Wednesday, November 14, 2012


Full confession... this was written for the writer's circle part of my ELA class this autumn.  Just handed in that assignment last weekend, so now I want to share...

My great-aunt Helena never thought she would live into old age when they hauled her away to coal mines in Siberia.  Her hands dug coal from below the earth’s surface when she was 15. 

My great grandfather Peter built a house with his hands when he was in his 70s, having been allowed to enter Canada as a DP in 1951. He built a house when he was 75.  From scratch.  That's quite the retirement plan!

My great grandmother Margarete was a bone setter.  Her hands could change something in a body and make it whole.  She cured a boy with two club feet when she was a young woman.  In the early 1900s, it would have been a death sentence not to walk.

My grandfather Johannes made objects with his hands.  We still have a rolling pin he made.  A tin cup. Tools. This is a gift and his skill ensured their survival.  In 2012, not many people know how to make what they need to survive.

My father Peter’s hands were huge.  They certainly struck fear into me when he used them to spank.  They could fix vehicles (his profession), build anything (two houses, several decks, sheds, garages, you name it).  If he had been given a chance at education instead of being pulled out of school he could have healed people.  He had a gift with those hands.

My mother Susanna’s hands are gnarled with arthritis.  She has big hands too. They made, they make.  They write. They still do what she needs them to do, but sometimes they drop things. Who would have thought my mother would become crippled with arthritis?  She was eternally youthful, energetic, focused on helping others. She makes beauty in our family with her creations and manages history with her words. She is a memory keeper.
My husband Tom is a potter.  A ceramic artist.  His hands make beautiful functional clay objects.  He wants to be doing this into his old age, but right now he is dealing with stage 4 cancer that has metastasized to his bones.  He has the muscle memory of making ceramics and when he works at his wheel, his hands know what to do.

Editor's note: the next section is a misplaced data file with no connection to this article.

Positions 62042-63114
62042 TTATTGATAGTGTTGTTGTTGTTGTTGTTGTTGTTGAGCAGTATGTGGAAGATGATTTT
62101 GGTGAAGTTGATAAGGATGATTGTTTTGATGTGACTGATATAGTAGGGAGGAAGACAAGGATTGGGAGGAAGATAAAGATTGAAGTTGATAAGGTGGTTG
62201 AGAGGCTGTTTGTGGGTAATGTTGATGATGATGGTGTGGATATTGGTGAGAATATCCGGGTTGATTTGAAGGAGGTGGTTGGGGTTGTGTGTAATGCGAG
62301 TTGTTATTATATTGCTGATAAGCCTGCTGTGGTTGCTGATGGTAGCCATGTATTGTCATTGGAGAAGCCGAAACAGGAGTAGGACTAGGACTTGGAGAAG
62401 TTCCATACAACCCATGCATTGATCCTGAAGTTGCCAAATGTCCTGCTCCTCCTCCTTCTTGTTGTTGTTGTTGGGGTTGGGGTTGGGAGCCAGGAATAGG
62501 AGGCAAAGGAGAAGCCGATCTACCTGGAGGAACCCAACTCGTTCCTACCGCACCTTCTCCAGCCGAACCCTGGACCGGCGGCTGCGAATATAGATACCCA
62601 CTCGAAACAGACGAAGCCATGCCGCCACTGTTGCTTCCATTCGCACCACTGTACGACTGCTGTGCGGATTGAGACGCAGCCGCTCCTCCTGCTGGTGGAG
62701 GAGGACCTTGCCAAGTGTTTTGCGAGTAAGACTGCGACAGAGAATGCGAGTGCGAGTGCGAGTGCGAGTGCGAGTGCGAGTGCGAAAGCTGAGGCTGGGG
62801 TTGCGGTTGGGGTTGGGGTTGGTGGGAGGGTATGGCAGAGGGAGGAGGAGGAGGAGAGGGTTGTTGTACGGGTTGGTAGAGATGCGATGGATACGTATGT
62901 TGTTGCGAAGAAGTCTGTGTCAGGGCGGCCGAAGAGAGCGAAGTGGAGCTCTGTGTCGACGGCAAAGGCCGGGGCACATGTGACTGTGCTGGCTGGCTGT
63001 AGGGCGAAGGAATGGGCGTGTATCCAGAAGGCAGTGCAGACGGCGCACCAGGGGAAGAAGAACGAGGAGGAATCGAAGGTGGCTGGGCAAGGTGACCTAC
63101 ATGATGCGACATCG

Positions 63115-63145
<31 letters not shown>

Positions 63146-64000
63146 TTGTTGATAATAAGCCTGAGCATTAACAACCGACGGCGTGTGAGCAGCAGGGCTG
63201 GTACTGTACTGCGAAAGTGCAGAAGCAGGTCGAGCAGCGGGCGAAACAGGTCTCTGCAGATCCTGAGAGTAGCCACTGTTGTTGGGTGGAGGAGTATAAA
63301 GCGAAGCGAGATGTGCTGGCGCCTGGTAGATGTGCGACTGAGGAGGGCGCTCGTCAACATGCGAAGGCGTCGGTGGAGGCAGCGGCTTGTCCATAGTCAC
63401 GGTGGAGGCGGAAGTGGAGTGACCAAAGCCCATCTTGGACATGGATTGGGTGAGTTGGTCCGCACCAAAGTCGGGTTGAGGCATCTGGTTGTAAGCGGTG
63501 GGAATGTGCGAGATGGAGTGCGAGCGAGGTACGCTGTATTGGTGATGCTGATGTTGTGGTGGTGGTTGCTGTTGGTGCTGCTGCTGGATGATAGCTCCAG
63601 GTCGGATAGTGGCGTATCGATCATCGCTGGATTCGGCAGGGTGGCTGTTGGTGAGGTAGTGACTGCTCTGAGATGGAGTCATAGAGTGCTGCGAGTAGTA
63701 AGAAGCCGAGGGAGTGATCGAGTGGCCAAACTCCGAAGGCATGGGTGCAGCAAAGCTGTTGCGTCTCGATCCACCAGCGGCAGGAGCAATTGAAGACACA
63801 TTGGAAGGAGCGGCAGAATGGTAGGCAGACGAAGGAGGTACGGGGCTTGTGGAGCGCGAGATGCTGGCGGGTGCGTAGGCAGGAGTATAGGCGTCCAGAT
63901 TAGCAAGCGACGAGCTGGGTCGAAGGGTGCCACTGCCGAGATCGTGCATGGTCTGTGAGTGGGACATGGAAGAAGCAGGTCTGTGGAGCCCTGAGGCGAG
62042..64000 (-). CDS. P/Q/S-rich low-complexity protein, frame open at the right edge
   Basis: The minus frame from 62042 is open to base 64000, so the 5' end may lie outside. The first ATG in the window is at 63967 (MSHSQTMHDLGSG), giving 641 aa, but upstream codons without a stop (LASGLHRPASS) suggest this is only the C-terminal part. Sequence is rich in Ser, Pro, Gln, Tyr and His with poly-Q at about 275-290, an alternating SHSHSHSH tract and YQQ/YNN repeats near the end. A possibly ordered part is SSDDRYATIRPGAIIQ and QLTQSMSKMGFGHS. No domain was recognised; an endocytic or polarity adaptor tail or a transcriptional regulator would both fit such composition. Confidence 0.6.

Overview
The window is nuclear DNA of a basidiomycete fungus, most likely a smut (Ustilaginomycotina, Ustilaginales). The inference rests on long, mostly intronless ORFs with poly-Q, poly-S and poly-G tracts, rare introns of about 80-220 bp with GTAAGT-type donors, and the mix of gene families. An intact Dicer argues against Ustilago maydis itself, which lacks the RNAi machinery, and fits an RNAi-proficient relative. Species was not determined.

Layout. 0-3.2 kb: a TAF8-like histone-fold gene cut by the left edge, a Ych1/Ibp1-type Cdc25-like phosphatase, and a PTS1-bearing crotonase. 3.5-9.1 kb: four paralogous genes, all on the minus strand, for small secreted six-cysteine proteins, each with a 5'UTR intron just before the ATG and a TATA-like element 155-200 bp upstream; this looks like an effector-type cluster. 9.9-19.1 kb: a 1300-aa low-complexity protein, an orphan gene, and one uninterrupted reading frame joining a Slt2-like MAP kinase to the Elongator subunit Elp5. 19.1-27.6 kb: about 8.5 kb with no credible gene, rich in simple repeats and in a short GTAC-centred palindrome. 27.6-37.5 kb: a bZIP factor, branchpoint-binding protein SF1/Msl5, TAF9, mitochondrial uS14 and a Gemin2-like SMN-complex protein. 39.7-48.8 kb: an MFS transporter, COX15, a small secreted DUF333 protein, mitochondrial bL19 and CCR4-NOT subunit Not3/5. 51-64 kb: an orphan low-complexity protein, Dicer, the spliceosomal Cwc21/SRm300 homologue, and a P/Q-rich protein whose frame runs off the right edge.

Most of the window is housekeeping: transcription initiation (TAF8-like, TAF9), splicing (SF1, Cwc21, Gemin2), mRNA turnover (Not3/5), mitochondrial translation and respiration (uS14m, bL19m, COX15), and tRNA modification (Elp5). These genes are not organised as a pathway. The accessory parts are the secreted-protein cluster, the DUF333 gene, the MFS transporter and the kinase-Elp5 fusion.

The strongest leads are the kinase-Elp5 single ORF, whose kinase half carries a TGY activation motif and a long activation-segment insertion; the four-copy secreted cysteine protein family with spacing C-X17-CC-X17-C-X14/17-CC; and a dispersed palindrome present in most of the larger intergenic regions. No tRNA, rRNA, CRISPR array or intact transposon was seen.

My hands, Brigitte’s hands, are practical and real. As a mother, as a woman, as a student, my hands are important.  I use them to hold, draw closer, make food, clean our home, make and mend clothes, explain activities and actions, and to guide my young. My hands can love; my hands can harm. My hands can hold a steering wheel, a needle, a pen, a wooden spoon, touch a computer keyboard and piano keys. My hands are powerful. 

My daughter Nicole’s hands don’t always do what she wants them to do. She struggles with printing.  She struggled with tying shoe laces.  Those hands finally figured it out. (Her brain figured it out.)  They can print; they can draw. Shoe laces are no longer a major challenge. Those hands are small and sweet, just like grandmother Sadie’s, who used her hands to heal and to apply red lipstick.  She was a nurse, a career woman when  most women worked in the home.

My sons, Kai and Gabriel, have hands that are capable of doing almost anything.  Piano, violin, pens and pencils, computers, bikes, drawing, writing, making, fixing, creating.  Gifts from the past into the future.  How blessed they are.  Use your hands for the good, I say.

Who bestows these blessings?  Who bestows the challenges? Do we have to own it, say it, thank for it, curse for it?  Who knows what we will get?  Our hands. What they can do.  What they will do.

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